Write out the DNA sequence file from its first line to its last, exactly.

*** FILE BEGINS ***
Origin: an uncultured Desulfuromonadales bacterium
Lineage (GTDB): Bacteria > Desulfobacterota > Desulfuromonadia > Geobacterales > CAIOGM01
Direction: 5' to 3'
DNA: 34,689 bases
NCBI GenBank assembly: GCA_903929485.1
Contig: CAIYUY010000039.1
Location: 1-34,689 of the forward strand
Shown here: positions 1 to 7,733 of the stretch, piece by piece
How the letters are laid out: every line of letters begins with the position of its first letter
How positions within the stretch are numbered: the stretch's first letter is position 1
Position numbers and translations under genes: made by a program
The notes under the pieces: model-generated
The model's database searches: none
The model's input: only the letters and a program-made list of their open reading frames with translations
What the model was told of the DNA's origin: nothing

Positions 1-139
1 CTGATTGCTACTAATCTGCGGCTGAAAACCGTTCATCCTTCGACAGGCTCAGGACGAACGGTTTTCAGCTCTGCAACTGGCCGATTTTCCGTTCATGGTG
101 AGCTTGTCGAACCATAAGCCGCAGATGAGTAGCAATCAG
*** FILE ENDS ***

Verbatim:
Origin: an uncultured Desulfuromonadales bacterium
Lineage (GTDB): Bacteria > Desulfobacterota > Desulfuromonadia > Geobacterales > CAIOGM01
Direction: 5' to 3'
DNA: 34,689 bases
NCBI GenBank assembly: GCA_903929485.1
Contig: CAIYUY010000039.1
Location: 1-34,689 of the forward strand
Shown here: positions 1 to 7,733 of the stretch, piece by piece
How the letters are laid out: every line of letters begins with the position of its first letter
How positions within the stretch are numbered: the stretch's first letter is position 1
Position numbers and translations under genes: made by a program
The notes under the pieces: model-generated
The model's database searches: none
The model's input: only the letters and a program-made list of their open reading frames with translations
What the model was told of the DNA's origin: nothing

Positions 1-139
1 CTGATTGCTACTAATCTGCGGCTGAAAACCGTTCATCCTTCGACAGGCTCAGGACGAACGGTTTTCAGCTCTGCAACTGGCCGATTTTCCGTTCATGGTG
101 AGCTTGTCGAACCATAAGCCGCAGATGAGTAGCAATCAG